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Exhibition Review: The Last Caravaggio

On 29th May 1606, Michelangelo Merisi da Caravaggio killed Ranuccio Tommasoni in a brawl. With a price on his head, he fled. In his exile, he moved from Naples, to Malta, to Sicily, and then back to Naples. It was in this second stint in Naples, roughly four years after his escape from Rome, that he painted his last masterpiece. 

Commissioned by Marcantonio Doria, a Genoese nobleman whose daughter was to take holy orders as Sister Ursula, the painting tells the story of the Princess Ursula, who set sail accompanied by eleven thousand virgin companions to marry a pagan king. Miraculously, a storm pushed their ship across the sea in a single day, so Ursula decided she would undertake a pilgrimage before her wedding. She and her companions set out for Rome via Cologne but were besieged by the Hun army. The virgins were all slaughtered, but the King of the Huns was overcome by Ursula’s beauty. Upon hearing her refusal of marriage to him, the king martyred her with an arrow through her chest. 

In a composition that is tight and suffocating, Caravaggio depicts the moment between the King’s arrow entering St. Ursula’s breast, and her final breath. The deed done, the King of the Huns lowers his weapon on the left, the expression on his face somewhere between anger and regret. There is a warmth to his face, as if a fire flickers behind him, a metaphor for his anger. St. Ursula is his polar opposite. The arrow has been shot at point blank range, and her hands frame the wound, her thumb pressing into her breast. Her face is calm, lit in the silver of moonlight making her look ethereal.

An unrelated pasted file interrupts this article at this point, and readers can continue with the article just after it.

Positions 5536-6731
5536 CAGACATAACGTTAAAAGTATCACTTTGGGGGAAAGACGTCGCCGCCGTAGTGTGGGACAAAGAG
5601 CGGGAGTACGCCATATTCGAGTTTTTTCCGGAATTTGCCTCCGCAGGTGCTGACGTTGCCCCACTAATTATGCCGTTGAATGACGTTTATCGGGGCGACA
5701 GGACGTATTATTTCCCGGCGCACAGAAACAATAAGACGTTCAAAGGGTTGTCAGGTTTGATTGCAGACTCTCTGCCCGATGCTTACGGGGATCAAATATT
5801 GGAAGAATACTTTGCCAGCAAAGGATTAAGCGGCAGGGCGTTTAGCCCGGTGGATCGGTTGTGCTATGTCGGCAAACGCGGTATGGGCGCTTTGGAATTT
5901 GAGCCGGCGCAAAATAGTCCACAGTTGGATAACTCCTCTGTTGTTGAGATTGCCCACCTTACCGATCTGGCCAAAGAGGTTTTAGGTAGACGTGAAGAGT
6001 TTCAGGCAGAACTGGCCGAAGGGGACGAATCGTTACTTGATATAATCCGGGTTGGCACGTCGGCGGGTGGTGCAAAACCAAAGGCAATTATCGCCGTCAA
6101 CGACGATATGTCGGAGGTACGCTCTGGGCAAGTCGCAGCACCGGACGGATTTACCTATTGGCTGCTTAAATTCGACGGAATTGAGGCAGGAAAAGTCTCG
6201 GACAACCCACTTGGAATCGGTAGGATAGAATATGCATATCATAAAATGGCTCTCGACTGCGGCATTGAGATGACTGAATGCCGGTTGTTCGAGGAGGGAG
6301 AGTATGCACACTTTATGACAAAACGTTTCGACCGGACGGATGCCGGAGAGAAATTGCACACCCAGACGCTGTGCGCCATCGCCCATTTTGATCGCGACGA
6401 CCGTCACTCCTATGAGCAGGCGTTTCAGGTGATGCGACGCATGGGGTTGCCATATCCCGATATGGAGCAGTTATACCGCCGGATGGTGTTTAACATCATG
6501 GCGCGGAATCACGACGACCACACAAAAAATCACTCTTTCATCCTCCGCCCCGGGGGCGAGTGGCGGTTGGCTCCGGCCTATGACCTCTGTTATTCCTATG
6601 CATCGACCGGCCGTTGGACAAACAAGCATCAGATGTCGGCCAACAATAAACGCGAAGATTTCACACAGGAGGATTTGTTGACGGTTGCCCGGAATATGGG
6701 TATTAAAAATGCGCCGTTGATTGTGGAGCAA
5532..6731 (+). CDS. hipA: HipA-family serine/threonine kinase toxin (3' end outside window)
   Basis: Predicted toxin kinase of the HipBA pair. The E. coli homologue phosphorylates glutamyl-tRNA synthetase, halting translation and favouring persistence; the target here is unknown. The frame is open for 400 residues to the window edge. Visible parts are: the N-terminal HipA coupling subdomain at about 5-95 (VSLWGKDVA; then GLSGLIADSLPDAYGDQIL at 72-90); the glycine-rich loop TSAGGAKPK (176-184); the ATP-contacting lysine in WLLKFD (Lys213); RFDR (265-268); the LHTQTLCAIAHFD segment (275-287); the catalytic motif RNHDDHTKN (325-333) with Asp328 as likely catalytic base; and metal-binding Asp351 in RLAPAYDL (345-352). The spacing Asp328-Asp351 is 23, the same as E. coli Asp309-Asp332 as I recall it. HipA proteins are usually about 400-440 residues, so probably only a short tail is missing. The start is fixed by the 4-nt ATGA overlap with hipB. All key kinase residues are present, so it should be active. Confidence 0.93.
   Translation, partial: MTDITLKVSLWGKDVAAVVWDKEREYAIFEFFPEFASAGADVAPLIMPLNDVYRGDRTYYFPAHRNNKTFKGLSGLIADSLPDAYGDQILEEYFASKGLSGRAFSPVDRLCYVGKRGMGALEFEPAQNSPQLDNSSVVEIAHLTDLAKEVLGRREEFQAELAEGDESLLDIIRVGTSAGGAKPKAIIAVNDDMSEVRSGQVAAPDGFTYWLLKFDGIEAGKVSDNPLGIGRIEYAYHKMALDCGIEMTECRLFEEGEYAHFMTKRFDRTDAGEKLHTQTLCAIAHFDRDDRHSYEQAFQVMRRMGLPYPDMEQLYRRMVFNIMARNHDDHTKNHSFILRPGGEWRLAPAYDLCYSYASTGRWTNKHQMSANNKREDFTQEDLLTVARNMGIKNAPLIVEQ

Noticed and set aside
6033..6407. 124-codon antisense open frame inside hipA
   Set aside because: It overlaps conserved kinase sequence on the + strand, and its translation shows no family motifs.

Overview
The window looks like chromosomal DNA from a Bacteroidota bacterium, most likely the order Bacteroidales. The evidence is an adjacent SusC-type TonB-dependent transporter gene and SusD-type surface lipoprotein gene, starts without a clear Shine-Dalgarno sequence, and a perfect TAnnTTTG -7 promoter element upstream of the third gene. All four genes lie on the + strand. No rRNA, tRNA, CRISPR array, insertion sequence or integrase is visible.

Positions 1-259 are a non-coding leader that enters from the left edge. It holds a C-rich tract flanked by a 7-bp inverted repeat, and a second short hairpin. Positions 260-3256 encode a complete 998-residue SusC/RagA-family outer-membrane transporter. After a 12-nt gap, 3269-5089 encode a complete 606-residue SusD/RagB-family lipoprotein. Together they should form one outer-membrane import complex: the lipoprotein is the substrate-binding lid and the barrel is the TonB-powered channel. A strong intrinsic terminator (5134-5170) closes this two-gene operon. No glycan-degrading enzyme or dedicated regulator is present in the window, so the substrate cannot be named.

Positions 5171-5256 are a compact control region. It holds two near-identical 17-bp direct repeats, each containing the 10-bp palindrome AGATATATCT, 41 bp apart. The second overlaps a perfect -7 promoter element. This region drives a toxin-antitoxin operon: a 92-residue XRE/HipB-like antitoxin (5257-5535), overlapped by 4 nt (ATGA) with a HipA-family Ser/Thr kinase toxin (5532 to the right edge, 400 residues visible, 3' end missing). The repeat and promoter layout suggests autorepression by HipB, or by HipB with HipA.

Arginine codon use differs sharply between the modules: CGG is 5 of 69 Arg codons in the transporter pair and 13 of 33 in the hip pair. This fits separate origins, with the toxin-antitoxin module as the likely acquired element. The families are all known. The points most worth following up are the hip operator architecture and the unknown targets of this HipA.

In Caravaggio’s characteristic chiaroscuro, you can just about see a pressing between the two of them, hand outstretched as if trying to stop the murder far too late. Behind her, another two figures press up against her. One is a soldier clad in armour. The other is Caravaggio himself, his mouth open – shocked, perhaps, or is he feeling the pain of a wound of his own? 

The painting is slightly damaged because Lanfranco Massa, Doria’s procurator in Naples, left it to dry in the sun which softened the varnish. He had planned to return to Caravaggio to have it fixed. Not long after the commission had been fulfilled, Caravaggio set sail for Rome after receiving word that a pardon was soon to be secured for him by the friends still fighting his corner with the Pope. He died at Porto Ercole on 18th July 1610, under circumstances still shrouded in mystery. 

Just as the Huns isolated Ursula, separating her from her companions; just as Caravaggio himself had been isolated from his life in Rome; the National Gallery isolates the Last Caravaggio. They place her alone on a wall in a room filled with darkness. The closest thing she has to companionship is Salome Receiving the Head of John the Baptist in the far corner of the room, and an archival letter describing the commission. There is more to experience than just Caravaggio’s last painting in this room; his isolation and the darkness of his days before his death – and Ursula’s death -are present too. 

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